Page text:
My mum isn't a parenting expert by profession, as I am, but she is the person who taught me most everything I know about how to raise children. I don't mean to disparage the fancy nanny degree I received in England, or the invaluable lessons I've learned from the children and parents with whom I've worked. But when I look at the underpinnings of my philosophy, all I've really done is formalize what my mum somehow did intuitively. Here are the top seven things she taught me that form the basis of my views -- of parenting, and of life.
1. Manners. Naturally, as a Brit, this lesson is paramount. Yes, my mum taught me how to eat properly and wait my turn in a queue, but really what I grasped is that manners are about respect -- respect for my friends, my family, my environment and especially my elders. Whether it was a shopkeeper or a postman, I was taught to give up my seat if it was needed, to heed their warnings if my behavior was too unruly and to never, ever answer back. Manners are all about respect, and respect is crucial to good parenting.
Me when I was a Baby
2. Silver spoons are only for the Queen. My brother and I were never given anything that we didn't work for. We worked for our pocket money, and we worked because it was expected of us as members of a household. I'm a hard worker to this day, and never wait for a windfall of luck or money to come my way. I go seek it, and put in plenty of sweat to achieve my goals. I'd never have gotten to where I am in my career if I didn't have that work ethic, and it's one of the foremost lessons I teach families.
3. Compassion. When I was on the TLC show "Take Home Nanny," one of the parents I advised was a single mum who was working so hard to hold a life together for herself and her two boys, it was difficult for me to keep my emotional distance. In the end, I didn't, and I teared up on camera when it was time to say goodbye. From when I was 3 until I was 12, my mum raised me and my brother on her own, and it can't have been easy for her, either. Parenting can be hard, overwhelming, exhausting, even at times excruciating. I always honor that in my work, remembering that compassion is what many parents need most.
4. It takes a village, so seek and accept help. In my case, I really was raised in a village -- a tiny one outside of Oxford called Fyfield. My Nana and her friends were like my extended family. My mum's best friend, the friend's husband and their sons were also part of my everyday life. Someone was looking out for me, always, and I knew it. I always encourage parents to create a community in whatever way they can, even if they don't have family nearby. What's more, I encourage parents to talk to one another honestly about what's hard about parenting and when they need help.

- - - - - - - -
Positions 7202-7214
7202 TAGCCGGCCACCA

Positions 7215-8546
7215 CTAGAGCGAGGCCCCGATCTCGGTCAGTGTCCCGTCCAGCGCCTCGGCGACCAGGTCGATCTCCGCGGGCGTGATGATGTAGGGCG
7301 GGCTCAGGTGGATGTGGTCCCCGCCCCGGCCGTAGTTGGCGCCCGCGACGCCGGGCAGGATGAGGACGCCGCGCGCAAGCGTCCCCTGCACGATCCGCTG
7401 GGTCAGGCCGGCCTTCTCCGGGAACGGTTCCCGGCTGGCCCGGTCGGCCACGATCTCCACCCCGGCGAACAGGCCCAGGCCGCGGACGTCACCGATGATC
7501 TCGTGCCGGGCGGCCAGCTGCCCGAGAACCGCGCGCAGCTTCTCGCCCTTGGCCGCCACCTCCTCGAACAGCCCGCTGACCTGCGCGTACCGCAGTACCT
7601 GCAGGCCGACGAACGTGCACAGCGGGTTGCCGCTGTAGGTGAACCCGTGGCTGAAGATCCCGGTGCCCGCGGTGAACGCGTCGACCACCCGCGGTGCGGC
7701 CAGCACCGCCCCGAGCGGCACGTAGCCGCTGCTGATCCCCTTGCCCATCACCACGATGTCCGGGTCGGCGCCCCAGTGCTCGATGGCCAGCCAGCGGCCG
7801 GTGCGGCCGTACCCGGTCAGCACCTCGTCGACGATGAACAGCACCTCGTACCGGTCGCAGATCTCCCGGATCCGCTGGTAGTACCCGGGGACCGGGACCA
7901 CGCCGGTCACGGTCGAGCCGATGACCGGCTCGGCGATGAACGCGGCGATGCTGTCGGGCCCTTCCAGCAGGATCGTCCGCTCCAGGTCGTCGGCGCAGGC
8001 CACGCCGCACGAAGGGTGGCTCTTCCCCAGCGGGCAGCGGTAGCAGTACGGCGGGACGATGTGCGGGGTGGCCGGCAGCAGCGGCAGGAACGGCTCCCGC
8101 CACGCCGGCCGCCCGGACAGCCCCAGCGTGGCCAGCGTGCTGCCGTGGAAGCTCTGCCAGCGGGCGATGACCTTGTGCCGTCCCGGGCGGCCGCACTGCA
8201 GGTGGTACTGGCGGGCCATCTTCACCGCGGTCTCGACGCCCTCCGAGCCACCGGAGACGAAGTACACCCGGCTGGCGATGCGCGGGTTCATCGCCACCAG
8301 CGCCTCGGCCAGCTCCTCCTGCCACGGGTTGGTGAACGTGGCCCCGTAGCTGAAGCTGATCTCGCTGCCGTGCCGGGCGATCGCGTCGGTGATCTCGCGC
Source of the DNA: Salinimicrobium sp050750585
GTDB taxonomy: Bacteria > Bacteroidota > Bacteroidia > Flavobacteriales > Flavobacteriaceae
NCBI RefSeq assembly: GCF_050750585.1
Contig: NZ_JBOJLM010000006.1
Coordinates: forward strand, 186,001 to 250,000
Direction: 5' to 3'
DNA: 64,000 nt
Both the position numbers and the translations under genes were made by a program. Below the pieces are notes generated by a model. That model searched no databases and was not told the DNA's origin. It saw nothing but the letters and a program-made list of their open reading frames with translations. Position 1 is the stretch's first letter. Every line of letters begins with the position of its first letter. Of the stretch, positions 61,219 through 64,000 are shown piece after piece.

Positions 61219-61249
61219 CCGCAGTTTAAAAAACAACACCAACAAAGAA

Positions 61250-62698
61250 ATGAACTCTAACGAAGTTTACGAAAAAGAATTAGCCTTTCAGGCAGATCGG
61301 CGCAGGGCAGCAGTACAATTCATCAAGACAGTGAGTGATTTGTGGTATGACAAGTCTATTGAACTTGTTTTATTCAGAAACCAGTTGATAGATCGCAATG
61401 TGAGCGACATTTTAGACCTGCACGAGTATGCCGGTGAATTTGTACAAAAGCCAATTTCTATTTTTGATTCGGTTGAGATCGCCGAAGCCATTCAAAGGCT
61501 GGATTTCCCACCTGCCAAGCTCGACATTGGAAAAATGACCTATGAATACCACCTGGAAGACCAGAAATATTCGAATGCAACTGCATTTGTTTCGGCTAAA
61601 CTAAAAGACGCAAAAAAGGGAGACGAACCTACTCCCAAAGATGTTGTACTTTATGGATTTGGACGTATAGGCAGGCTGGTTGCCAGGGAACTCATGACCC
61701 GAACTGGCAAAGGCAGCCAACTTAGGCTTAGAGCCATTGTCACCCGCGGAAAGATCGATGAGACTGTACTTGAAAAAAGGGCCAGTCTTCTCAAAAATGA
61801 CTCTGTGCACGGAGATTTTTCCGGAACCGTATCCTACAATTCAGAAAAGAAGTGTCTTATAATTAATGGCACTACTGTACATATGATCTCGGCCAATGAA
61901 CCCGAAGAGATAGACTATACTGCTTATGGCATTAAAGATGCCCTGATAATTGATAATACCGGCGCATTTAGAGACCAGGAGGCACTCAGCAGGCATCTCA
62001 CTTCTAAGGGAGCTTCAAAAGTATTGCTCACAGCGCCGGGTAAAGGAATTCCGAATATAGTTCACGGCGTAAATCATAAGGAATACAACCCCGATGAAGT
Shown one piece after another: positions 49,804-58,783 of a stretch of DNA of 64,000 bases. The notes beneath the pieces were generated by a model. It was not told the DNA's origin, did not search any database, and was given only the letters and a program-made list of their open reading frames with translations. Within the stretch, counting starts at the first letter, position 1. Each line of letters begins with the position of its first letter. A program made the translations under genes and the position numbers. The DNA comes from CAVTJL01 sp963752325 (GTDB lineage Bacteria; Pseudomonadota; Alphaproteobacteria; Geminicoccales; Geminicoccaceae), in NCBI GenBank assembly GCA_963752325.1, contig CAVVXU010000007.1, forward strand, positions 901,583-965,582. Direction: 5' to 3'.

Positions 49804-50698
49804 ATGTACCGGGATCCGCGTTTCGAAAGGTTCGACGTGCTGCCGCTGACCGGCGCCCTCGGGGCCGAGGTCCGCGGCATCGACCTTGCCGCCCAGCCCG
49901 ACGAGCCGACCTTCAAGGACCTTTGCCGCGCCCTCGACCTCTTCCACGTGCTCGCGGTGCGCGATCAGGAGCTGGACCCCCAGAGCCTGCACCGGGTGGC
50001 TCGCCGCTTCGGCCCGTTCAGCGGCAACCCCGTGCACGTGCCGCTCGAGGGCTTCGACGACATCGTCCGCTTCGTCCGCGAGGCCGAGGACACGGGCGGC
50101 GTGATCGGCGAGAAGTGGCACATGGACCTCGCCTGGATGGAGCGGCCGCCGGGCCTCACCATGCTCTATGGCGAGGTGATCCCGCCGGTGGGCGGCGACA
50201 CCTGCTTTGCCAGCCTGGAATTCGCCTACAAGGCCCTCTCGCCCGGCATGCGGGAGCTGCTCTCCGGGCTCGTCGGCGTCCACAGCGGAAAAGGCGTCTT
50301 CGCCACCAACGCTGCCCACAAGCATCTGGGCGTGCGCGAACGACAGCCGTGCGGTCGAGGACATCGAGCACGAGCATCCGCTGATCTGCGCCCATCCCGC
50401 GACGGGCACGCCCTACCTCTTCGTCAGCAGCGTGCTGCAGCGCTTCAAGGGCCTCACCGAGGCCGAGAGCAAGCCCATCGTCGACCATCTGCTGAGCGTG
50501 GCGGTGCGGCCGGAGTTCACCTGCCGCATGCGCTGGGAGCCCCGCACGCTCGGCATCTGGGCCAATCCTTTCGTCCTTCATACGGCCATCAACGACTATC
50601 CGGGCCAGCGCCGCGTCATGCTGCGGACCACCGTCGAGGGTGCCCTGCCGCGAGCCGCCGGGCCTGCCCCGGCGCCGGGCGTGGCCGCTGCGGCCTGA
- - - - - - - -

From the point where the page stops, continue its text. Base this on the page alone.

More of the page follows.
5. Freedom to be children. Though my upbringing was strict, my mum also afforded me an enormous amount of freedom. I wasn't hovered over, kept on a leash or hemmed in by a busy schedule. I grew up playing in the garden, climbing trees and exploring my neighborhood. Even when I was home, my mum encouraged me to play where I wanted and expected me to entertain myself. I still believe this philosophy engenders trust, encourages good decision-making and promotes independence. Children today need to remember how to explore and entertain themselves instead of waiting for a toy or show to do it for them.
My brother and me playing in the garden
6. Accountability. When I was a child and took some candy from a shop without paying for it, my mum marched me straight back and made me apologize to the shopkeeper. She did not apologize for me or sweep my behavior under the rug. When I wronged a friend, my mum had me face that friend and apologize. If I got into trouble at school, I didn't expect my mum to reprimand the teacher, but rather knew that my own punishment at home would be worse than what I'd faced at school. Holding children accountable provides such an essential foundation for how they make decisions. When they know there will be consequences and accountability, they stop to think about their actions.
My mum when she was 2 years old
7. Quality time comes in all forms. It's lovely if you can spend an afternoon drawing with your child or wandering around the zoo, but quality time has a much broader definition than "kid-focused time." When I was a child, I spent an enormous amount of time with my mum, but it was often doing things she needed to get done, like making mince pies to sell at the village shop. My mum didn't have the luxury of leaving me and my brother at home while she got her work done, so we tagged along. There's a lesson in that -- in our increasingly busy lives, we shouldn't leave the kids at home with a sitter while we run errands. We shouldn't feel guilty for bringing them along to do "boring" grown-up tasks like gardening or cooking. All of these can be done with children, and they will benefit from it in more ways than one. I look back on those mince-pie days fondly, and can still make pie dough that will make your mouth water! So for that and so much more, thank you, mum.
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